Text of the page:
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Auschwitz survivors warn of rising anti-Semitism 75 years after camp's liberation

Free Press wire reports | 1/31/2020, 6 a.m.
Survivors of the Auschwitz-Birkenau death camp prayed and wept as they marked the 75th anniversary of its liberation, returning Monday ...
Holocaust survivor Bat-Sheva Dagan, center, is escorted as she places a candle in memory of those who died at the Nazi death camp in Auschwitz in Oswiecim, Poland. She returned to the camp this week for the commemoration of the 75th anniversary of the Soviet army’s liberation of the camp. Photo by Czarek Sokolowski/Associated Press

OSWIECIM, Poland - Survivors of the Auschwitz-Birkenau death camp prayed and wept as they marked the 75th anniversary of its liberation, returning Monday to the place where they lost entire families and warning about the ominous growth of anti-Semitism and hatred in the world.

“We have with us the last living survivors, the last among those who saw the Holocaust with their own eyes,” Polish President Andrzej Duda told those at the commemoration, which included the German president as well as Jewish, Christian and Muslim leaders.

“The magnitude of the crime perpetrated in this place is terrifying, but we must not look away from it and we must never forget it,” President Duda said.

About 200 camp survivors attended, many of them elderly Jews and non-Jews who traveled from Israel, the United States, Australia, Peru, Russia, Slovenia and elsewhere. Many lost parents and grandparents in Auschwitz or other Nazi death camps during World War II, but were joined by children, grandchildren and even great-grandchildren.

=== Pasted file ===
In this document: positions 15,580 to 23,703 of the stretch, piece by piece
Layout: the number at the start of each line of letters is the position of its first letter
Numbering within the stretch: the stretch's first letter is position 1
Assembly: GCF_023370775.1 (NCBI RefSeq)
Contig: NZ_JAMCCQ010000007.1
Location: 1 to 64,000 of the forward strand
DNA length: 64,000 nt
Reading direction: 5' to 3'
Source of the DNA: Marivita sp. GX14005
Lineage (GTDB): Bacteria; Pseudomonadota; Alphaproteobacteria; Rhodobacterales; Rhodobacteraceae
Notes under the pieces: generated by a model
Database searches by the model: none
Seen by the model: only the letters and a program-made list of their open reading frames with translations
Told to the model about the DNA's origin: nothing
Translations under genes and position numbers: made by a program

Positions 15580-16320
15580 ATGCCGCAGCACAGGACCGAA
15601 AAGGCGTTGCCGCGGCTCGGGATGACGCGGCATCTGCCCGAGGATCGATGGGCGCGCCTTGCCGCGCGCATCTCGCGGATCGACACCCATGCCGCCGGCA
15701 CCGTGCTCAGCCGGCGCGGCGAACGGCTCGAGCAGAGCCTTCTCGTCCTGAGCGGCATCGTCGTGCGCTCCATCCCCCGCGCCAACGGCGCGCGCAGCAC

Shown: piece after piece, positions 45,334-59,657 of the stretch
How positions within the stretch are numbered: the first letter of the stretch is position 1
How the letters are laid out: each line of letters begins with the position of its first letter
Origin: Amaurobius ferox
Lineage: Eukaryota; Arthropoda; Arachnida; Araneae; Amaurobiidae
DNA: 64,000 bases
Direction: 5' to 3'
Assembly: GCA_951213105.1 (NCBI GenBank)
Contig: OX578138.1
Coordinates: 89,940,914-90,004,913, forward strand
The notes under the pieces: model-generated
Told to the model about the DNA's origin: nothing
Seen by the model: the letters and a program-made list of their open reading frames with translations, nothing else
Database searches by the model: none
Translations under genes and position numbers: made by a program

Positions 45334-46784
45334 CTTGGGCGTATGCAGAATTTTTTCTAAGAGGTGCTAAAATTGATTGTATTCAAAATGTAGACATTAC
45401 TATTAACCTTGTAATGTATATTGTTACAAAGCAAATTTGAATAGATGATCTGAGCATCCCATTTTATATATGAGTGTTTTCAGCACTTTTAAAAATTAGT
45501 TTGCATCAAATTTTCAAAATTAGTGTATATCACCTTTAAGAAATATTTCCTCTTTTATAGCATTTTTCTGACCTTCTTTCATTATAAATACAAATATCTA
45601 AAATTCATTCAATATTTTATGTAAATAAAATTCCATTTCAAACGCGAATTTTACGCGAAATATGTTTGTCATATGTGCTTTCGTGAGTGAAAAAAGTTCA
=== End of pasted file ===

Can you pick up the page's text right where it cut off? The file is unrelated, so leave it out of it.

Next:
They gathered under an enormous, heated tent straddling the train tracks that had transported people to Birkenau, the part of the vast complex where most of the murdered Jews were killed in gas chambers and then cremated.

Auschwitz was liberated by the Soviet army on Jan. 27, 1945.

Ronald Lauder, the president of the World Jewish Congress, brought the crowd to tears with the story of a survivor who was separated from his family: The man watched his young daughter, in a red coat, walk to her death, turning into a small red dot in the distance before disappearing forever.

After the end of the war, when “the world finally saw pictures of gas chambers, nobody in their right mind wanted to be associated with the Nazis,” he recalled. “But now I see something I never thought I would see in my lifetime, the open and brazen spread of anti- Jewish hatred.”

“Do not be silent! Do not be complacent! Do not let this ever happen again — to any people!” Mr. Lauder said.

Marian Turski, a 93-year-old Polish Jewish survivor, said he did not expect to make it to the next commemoration and wanted to transmit a message to his grandchildren’s generation: That the destruction of the Jews began with small steps that were tolerated. What began with banning Jews from sitting on benches in Berlin evolved in incremental steps to ghettos and death camps. And that such horrors could happen anywhere, even in the United States.

“Auschwitz did not descend from the sky,” Mr. Turski said, crediting those words to Austrian President Alexander van der Bellen, among those present. Calling for people to not be indifferent, he said, “Because if you are indifferent, you will not even notice it when upon your own heads, and upon the heads of your descendants, another Auschwitz descends from the sky.”

As a Jewish survivor recited Hebrew prayers for the dead, the crowd bowed their heads or wiped away tears. Clergymen of other faiths also prayed.

Then, with the famous gate and barbed wire illuminated in the dark and cold evening, guests marched in a procession to place candles at a memorial to the victims set amid the remains of the gas chambers.